Canada's great national itch: Debating multiculturalism

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Lundi 28 février 2011

Phil Ryan, Carleton University
Guest Contributor

“Whether we like it or not – and there’s not much to like – events could force a national debate on whether multiculturalism is working in Canada.” One of the two triggering events to which the February 11, 2011 Globe and Mail article by John Ibbitson pointed occurred in Winnipeg where, he wrote:

…a dozen newly-arrived families are demanding from the public school board that their children be exempted from compulsory classes in music and phys-ed, claiming that music and mixing genders are forbidden in their interpretation of Islam.

This is a provocative snippet, to be sure, one that will lead many readers to ask: But why did they come to Canada in the first place? The reaction is easy to understand. But it assumes that the Winnipeg families are engaging in outrageously unCanadian behaviour. And this reflects the sad fact that our debates around multiculturalism too often are marked by a widespread lack of understanding of current Canadian realities.

How many of us, for example, are aware that in April 2008, Ontario Education Minister Kathleen Wynne assured a conservative Christian lobby group that “Should a component of any course conflict with a religious belief held by a parent or a student aged eighteen or older, the right to withdraw from that component of the course shall be granted on the written request of the parent or student”?

I had never heard of this letter, until a student drew it to my attention. Nor, it seems, has the Globe and Mail, which has never referred to it. 

But one will find it on various conservative Christian websites, such as one that counsels parents on how to fight “homosexualism” in public schools (one needs a sharp eye to spot this insidious threat, the website warns: “homosexualism can even affect mathematics through word problems”).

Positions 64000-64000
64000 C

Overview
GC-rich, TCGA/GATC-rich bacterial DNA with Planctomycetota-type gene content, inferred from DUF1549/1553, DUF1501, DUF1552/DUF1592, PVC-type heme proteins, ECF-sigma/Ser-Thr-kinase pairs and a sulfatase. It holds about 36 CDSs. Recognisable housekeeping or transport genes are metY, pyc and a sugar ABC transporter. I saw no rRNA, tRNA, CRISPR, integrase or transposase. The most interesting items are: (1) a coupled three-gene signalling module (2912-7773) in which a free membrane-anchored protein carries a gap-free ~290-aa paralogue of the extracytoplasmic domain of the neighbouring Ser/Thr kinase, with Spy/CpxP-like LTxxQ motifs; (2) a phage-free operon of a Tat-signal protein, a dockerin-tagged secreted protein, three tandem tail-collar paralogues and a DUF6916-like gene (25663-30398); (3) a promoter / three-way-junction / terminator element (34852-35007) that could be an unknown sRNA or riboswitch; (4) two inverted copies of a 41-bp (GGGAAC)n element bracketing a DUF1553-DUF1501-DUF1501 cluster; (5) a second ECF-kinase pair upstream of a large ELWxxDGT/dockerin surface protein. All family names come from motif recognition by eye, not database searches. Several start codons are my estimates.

So it turns out that in their “foolishness” (Ibbitson’s word), those Winnipeg immigrants are simply demanding something that already has been promised to every Ontario parent. The question of whether “they” should embrace “our” ways must be replaced by very different questions: Should any government make the sort of promise that was made in Ontario? Is there some body of scholarship and learning to which every child should be exposed, whether or not their parents desire it? Or should parents have complete control over what their children do and do not learn?

Because we have failed to debate tough questions such as these, governments have taken the easy way out, as governments are wont to do. Parents upset by the prospect of their kids becoming more tolerant tend to be more vocal than the rest of us, who are happy to hear that schools are doing what they can to decrease the level of hatred and social exclusion in our society. And education officials are more likely to be pressured by “creationists” than by voters who value scientific literacy. So concessions are quietly granted, leaving us without a leg to stand on when the same privileges are demanded by some “new Canadians.”

This case resembles many that have led to heated discussions of multiculturalism. Few of us noticed that religious groups in Ontario were authorized to conduct family law arbitration. But an Islamic group’s attempt to do the same sparked widespread fears that multiculturalism had “gone too far.” The countless neighbourhoods that are almost exclusively “white” attract very little attention (nor are they called “ethnic enclaves”), but many Canadians are disturbed by the residential concentration of non-white ethnic minorities. Repeatedly, an issue concerning all of us is misunderstood as an immigrant rather than a social “problem.”

Repeatedly, the debates we need are pre-empted by over-heated multiculturalism debates. Paradoxically, our over-heated multiculturalism debates repeatedly prevent us from addressing the issues that make us want to debate multiculturalism in the first place. We suffer from a national itch that is not improved by compulsive scratching.

We do need an intelligent debate about multiculturalism. In this case, however, what we need is a debate about parental rights and the role of public schools in creating and sustaining a national community. Rather than an endless discussion about whether immigrants must adapt to “Canadian ways,” we need to become more aware of what those Canadian ways truly are, and we all need to talk about just what we want them to be.

Phil Ryan, author of Multicultiphobia, teaches in Carleton University’s School of Public Policy and Administration. Email: philip_ryan *at* carleton *dot* ca 


Interculturalism and pluralism